Sunday, January 25, 2009

This is the way we scrub the pans

One of our pet peeves is two fold --

1. those nylon scrubbie things you buy in the store just don't stand up to any long term tough use, and

2. there ought to be something you can do with all these net bags you get assorted produce in at the grocery

A while back we came up with an idea that actually solved both of those problems, and we're happy to provide here a step by step instruction to transform that pile of bags (you ARE saving those aren't you?!) into something useful in your kitchen.

Here then are the step by step directions.

Step #1: Sort the bags you have on hand roughly into sizes.

The longest ones (about 18 to 24 inches) are the best ones for using on the outside of your scrubbie.

If the bags have a label of some sort on them, cut it off. The batch I had this time had a couple with paper labels over the top (or bottom) end of the bag, so I just cut it off. If you get a bag that has a label over part of the side, just cut the label off and use that netting for part of the inside of the scrubbie.

Step #2:

Select one of those longer bags.

at one end, tie a simple overhand knot and pull it up tight (the nice thing about this mesh stuff is that it does clamp down on itself really well, which is useful for keeping the knot snug)

Step #3:

Once you have tied the knot and pulled it snug, turn the bag inside out so that first knot is on the inside of the bag.

Step #4:

Select one of the other pieces from your pile and loosely bunch it in your hand. (Now is when you can make use of any pieces of mesh that are not actually a tube -- like the ones that you cut labels off of.)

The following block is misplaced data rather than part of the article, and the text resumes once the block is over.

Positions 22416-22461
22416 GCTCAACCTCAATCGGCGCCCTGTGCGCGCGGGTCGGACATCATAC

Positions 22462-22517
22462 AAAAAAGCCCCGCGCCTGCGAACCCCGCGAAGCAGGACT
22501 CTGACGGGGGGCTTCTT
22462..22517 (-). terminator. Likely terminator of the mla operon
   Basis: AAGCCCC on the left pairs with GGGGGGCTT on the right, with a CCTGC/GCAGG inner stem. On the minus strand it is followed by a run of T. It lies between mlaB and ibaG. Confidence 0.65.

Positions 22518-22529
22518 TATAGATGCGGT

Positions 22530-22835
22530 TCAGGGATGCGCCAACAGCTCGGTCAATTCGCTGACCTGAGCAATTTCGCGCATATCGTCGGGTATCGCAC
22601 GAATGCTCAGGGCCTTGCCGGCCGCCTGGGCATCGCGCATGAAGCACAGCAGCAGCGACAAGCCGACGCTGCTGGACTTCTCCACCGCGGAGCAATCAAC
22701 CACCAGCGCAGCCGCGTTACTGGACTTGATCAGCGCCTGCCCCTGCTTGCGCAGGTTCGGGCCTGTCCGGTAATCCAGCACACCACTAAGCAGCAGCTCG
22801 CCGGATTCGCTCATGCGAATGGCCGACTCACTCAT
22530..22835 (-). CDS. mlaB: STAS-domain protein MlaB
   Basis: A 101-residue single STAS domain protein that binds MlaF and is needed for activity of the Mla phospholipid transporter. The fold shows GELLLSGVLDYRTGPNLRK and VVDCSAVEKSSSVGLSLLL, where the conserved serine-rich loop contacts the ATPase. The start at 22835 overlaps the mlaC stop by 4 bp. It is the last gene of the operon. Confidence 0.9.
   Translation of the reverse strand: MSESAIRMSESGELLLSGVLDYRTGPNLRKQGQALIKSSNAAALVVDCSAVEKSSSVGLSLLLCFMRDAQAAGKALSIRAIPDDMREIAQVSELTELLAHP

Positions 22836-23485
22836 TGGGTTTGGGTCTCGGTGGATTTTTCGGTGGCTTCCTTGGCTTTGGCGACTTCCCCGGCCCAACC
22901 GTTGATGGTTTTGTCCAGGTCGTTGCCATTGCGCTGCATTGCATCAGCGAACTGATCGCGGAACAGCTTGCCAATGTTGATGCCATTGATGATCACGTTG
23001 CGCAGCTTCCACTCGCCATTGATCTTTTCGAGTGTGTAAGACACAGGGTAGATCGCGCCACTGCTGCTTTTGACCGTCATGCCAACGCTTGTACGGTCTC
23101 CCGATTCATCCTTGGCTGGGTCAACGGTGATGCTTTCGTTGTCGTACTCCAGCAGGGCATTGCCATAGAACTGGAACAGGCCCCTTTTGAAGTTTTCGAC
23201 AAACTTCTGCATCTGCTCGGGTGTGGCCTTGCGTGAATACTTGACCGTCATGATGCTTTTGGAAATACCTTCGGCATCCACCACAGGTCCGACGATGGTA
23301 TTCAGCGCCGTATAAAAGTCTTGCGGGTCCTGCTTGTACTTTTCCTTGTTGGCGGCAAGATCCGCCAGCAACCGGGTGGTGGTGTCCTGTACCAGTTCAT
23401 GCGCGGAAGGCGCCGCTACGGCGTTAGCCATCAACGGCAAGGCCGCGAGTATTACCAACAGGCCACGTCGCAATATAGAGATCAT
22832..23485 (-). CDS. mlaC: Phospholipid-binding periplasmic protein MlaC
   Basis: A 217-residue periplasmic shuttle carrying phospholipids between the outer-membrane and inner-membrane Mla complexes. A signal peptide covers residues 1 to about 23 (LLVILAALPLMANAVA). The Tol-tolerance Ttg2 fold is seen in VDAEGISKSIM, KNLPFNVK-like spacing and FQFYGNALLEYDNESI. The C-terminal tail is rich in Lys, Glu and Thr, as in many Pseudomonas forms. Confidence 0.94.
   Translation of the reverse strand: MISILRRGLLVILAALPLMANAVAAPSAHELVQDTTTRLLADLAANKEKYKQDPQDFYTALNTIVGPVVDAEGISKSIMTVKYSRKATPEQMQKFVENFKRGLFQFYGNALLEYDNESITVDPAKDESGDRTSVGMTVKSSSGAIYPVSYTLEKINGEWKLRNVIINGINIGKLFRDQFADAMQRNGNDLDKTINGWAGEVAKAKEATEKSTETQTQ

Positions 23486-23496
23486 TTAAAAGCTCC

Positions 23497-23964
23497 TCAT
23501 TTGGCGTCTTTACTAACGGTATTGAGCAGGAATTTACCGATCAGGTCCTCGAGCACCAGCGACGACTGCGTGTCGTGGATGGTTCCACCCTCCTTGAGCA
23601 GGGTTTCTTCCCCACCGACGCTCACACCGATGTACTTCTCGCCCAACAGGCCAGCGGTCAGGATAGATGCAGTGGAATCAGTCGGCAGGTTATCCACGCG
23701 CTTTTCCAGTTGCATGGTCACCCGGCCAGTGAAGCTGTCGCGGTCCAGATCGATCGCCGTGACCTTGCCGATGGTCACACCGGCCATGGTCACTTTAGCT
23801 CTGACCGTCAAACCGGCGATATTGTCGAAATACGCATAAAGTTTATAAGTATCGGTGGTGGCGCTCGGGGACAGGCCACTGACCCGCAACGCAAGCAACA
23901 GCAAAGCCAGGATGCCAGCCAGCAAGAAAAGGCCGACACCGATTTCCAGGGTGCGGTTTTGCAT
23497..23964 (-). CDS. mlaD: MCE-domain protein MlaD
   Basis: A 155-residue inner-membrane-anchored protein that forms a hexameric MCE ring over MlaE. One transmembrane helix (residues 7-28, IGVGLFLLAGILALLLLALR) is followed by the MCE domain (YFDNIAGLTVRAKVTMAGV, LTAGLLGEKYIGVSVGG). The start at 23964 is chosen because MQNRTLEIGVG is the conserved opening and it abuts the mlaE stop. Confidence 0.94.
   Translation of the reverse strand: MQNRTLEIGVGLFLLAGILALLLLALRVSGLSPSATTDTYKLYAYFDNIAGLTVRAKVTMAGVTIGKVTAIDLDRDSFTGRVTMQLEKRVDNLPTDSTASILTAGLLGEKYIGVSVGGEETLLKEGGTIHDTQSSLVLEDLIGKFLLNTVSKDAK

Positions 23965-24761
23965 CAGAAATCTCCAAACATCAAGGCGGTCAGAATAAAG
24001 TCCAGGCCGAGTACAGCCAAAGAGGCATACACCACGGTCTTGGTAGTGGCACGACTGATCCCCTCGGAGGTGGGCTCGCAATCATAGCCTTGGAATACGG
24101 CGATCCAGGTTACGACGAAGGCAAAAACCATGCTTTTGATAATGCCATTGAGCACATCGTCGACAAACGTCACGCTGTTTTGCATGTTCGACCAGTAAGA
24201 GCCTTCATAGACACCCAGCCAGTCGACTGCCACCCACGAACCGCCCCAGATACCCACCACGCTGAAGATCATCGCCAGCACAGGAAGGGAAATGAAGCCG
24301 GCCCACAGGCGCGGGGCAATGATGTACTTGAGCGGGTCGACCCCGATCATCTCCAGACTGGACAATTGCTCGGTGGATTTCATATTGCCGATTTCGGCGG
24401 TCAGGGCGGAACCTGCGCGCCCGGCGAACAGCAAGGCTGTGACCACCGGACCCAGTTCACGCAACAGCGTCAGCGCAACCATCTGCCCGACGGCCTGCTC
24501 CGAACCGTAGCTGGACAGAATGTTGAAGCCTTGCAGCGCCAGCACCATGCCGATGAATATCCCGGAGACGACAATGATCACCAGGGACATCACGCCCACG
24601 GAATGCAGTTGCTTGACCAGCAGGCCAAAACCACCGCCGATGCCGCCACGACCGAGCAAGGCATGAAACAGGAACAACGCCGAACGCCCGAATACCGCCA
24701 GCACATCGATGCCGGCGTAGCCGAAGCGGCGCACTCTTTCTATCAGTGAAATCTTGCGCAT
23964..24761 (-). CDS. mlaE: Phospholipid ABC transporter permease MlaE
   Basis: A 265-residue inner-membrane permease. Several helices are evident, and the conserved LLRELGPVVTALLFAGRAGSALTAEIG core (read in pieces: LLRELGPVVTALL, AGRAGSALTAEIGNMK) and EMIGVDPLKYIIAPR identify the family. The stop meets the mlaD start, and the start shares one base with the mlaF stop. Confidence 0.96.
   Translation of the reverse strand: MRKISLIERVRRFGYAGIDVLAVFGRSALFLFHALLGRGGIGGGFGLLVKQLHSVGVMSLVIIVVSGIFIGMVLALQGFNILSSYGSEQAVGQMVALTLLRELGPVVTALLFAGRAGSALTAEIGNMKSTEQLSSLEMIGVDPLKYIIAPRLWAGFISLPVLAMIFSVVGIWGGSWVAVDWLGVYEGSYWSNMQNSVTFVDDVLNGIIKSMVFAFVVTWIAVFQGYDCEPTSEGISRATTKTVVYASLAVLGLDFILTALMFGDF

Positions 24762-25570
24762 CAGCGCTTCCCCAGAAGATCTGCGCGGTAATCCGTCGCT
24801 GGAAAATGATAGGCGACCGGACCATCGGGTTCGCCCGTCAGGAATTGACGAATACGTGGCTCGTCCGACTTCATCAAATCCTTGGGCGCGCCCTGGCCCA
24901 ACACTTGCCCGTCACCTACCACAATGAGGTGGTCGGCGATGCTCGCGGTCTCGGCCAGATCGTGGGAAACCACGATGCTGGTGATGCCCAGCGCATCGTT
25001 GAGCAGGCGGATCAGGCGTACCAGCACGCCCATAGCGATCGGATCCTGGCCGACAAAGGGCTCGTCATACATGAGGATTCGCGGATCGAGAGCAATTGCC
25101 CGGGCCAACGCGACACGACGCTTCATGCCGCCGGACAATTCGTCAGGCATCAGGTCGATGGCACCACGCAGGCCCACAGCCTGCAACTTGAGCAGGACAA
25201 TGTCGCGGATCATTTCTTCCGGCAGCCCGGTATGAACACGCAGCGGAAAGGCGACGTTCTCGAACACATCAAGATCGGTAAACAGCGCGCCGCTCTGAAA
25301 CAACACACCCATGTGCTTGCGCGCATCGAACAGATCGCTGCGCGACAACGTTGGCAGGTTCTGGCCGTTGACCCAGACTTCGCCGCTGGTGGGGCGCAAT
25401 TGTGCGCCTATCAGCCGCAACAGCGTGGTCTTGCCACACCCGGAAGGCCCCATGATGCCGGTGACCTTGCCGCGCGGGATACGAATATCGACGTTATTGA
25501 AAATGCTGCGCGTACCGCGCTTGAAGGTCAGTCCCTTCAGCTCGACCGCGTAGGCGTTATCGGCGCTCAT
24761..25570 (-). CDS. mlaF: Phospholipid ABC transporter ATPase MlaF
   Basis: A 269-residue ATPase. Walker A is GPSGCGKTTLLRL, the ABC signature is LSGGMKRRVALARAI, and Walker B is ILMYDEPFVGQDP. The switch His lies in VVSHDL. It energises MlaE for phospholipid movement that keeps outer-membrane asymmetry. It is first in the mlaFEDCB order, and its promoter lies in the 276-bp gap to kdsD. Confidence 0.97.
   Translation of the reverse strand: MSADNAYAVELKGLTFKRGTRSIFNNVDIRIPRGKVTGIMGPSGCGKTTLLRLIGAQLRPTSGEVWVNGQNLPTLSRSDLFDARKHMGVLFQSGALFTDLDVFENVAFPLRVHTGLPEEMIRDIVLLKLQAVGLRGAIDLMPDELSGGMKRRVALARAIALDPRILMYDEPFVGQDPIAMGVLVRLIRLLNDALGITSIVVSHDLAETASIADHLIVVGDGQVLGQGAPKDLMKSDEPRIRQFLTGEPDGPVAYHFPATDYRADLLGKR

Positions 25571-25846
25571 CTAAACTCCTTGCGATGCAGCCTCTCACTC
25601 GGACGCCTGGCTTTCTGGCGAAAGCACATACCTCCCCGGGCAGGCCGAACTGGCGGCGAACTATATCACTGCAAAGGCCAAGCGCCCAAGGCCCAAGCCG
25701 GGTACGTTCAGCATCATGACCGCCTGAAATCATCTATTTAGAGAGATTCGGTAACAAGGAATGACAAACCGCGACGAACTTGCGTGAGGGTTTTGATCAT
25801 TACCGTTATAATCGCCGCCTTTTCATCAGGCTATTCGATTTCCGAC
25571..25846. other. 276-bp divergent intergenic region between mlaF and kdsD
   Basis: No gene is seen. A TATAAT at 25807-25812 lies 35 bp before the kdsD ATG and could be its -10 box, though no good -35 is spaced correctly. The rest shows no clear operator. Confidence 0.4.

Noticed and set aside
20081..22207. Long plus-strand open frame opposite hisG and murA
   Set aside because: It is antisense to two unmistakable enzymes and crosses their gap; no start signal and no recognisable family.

The idea is to seperate the mesh so it is a soft loose sort of ball instead of being all stuck together.

Step #5:

Once you have that soft little bunch, slide it down inside your tube from step #2.

Don't press too tight -- the idea is to leave some "bounce" in the little bunch of netting

Step #6:

Repeat steps #4 and #5 twice more so you'll have 3 pieces of netting inside your bag.

I try to select netting of varing size and stiffness to make each one if I have a variety on hand.

Your bag will look something like this one when you have finished putting 3 pieces inside.

If you're using little pieces or smaller chunks, you may want to put in a few more to get to a nice "poofy" size.

Step #7:

Once you have the desired number of pieces inside, gently bunch the bag together --

The idea is to make a compact bundle but not one that is hard -- that "air space" inside give the netting room to move around and do the desired "scrubbing" when you use it.

Step #8:

Once you have everything gathered together, give the bag a couple of turns to twist the top.

Then turn the open end of the bag back over the bundle giving a double layer of mesh over the outside of the whole thing.

Step #9:

Tie another simple overhand knot at the top of the bag.

Push it down snug to the bundle.

Step #10:

Trim the end of the netting close to the top (don't forget to save that piece to put inside another scrubbie!).

These little lovelies do a great job on non-stick pans without scratching and they're pretty effective on steel pans too.

I run mine through the dishwasher with a regular load of dishes at least once a week (more often if I've cleaned up a particularly nasty pan or something that had either eggs or cheese as those things seem to get inside the mess worse than other things do)

Now, aren't you glad you thought there was something you could do with those mesh bags?

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